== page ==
Inventory is also subjected to write-downs, at Lower Of Cost Or Market (LOCOM). If the market value (net realizable value) of inventory is lower than its book value, inventory is written down and the expense is recorded as COGS in the income statement. The write-down can be reversed. An example of inventory write-down would be Samsung writing down a significant portion of its inventory when it had to recall its explosive phones.

Depreciation and Amortization

Depreciation and amortization are non-cash items recorded in the other operating expense portion of the income statement. A change in D&A will not affect EBITDA, but will affect EBIT and net income (EPS). Depreciation is added back into the operating cash flow and will not affect free cash flow or the cash balance, other than the tax shield it provides.

Depreciation refers to the transfer of capitalized assets into the income statement as expenses, representing the use of assets such as buildings and equipment. It should be recognized as equitably as possible through their economic lives. The economic life is the period of time in which the asset can generate economic benefit (not the physical life of the asset). Calculating depreciation requires significant amounts of estimation, namely the economic life, the residual value, and the depreciation method.

Depreciation Methods

Depreciation can be accounted for by three different methods: straight-line, double declining balance, and units of production. The method used to depreciate an asset should best match how the asset is used. For example, a piece of equipment used for manufacturing might be depreciated by the units of production, if the economic life is dependent on how often the equipment is used.

  • Straight-line: depreciate evenly over the life of the asset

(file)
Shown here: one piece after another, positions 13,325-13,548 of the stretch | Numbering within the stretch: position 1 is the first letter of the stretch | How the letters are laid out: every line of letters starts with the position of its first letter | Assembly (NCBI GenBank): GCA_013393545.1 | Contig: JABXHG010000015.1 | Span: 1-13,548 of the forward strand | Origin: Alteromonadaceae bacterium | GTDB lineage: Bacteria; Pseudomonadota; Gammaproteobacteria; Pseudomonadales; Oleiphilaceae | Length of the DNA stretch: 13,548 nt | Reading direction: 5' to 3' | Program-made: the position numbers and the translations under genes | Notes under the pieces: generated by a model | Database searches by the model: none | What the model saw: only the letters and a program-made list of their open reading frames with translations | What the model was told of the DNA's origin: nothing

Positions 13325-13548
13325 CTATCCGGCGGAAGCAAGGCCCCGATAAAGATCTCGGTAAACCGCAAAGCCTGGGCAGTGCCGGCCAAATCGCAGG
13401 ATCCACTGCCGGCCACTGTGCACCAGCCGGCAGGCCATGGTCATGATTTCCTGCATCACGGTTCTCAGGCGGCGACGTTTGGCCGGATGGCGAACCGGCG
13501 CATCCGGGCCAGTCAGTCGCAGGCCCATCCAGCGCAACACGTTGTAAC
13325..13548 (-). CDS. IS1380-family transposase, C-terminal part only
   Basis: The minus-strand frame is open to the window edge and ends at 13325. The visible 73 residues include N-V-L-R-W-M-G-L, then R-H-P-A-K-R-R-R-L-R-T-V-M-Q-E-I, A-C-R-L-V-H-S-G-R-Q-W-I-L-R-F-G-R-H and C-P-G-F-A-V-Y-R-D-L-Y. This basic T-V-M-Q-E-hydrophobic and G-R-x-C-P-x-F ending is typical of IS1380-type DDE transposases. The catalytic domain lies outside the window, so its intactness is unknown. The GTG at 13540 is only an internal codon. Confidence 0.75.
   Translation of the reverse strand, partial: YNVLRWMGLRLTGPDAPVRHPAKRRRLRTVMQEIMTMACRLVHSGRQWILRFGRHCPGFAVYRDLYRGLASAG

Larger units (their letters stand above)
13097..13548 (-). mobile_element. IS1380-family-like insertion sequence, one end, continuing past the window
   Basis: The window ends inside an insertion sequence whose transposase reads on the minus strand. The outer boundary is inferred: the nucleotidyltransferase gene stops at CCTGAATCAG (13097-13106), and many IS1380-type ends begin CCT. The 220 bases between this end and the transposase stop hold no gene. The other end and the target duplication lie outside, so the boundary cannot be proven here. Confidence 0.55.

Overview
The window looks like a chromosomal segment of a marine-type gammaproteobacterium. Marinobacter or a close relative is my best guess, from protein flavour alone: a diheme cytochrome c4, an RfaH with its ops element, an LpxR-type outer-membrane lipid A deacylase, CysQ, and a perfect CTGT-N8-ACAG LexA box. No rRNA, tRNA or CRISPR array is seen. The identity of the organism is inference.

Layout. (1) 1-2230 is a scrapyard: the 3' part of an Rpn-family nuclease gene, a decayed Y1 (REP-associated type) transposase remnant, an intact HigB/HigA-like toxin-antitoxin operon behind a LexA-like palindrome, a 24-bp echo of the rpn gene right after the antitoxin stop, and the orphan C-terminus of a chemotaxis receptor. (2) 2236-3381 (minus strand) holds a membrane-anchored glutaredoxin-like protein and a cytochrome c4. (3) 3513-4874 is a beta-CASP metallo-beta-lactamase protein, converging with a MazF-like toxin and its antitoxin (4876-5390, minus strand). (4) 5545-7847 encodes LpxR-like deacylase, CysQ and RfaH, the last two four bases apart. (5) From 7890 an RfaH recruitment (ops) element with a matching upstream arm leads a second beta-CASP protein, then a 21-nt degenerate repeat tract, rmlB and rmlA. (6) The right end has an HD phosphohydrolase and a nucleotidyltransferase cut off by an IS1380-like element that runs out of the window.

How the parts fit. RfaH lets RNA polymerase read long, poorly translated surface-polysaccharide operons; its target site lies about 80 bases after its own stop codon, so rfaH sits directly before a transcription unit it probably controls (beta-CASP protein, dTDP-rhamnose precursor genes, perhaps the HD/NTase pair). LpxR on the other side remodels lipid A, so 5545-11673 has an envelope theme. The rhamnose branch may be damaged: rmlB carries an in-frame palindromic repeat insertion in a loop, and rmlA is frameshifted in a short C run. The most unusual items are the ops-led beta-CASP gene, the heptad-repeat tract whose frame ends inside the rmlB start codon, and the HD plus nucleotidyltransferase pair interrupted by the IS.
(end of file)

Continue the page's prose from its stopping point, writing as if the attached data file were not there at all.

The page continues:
• Depreciation expense = (book value – residual value)/(economic life)
  • Double declining balance: accelerated depreciation, higher in the early years of the asset
    • Depreciation expense = [(book value)/(economic life)]*2
  • Units of production: depreciate based on units produced by asset
    • Depreciation expense = [(book value – residual value)/(total units)] * units produced

The straight-line method is the simplest method, and the double declining balance method is the most conservative method.

Asset Impairments

Impairment expense is a non-cash, non-operating item on the income statement that comes after operating profit. Depending on the context, it can be treated as a one-time expense. If it is non-recurring, it may be appropriate for the analyst to adjust earnings by the amount of impairment. Like depreciation, impairments are added back into the cash flow and will not affect cash. Impairments can be insufficient or aggressive, and is often used after a switch in management.

Plant, property and equipment (PPE), like inventory, is reported at their net book values (book value – accumulated depreciation). If the value decreases due to a permanent impairment, the company must recognize the impairment. Some reasons for impairments are changes in technology, economy, or regulations. The impairment is equal to the net book value minus the recoverable amount (higher of fair value less cost of sale, or value in use). Reversals of impairments are also possible.

Finance 101APV Method: Adjusted Present Value Analysis · Introduction to Capital Structure · Value Capture Model · Understanding Porter’s Five Forces · Modern Portfolio Theory and the Capital Allocation Line · M&A Deal Case Study · Introduction to Enterprise Value and Valuation · Option Contracts and Put Call Parity · Fama French and Multi Factor Models · Capital Budgeting Methods · Understanding the Yield Curve · Bond Valuation and Arbitrage · CAPM – Capital Asset Pricing Model · Inflation and Interest · Annuities and Perpetuities · Net Present Value ·
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Statistics 101Statistical Inference and Hypothesis Testing · Multivariate Regression and Interpreting Regression Results · Correlation, Covariance and Linear Regression ·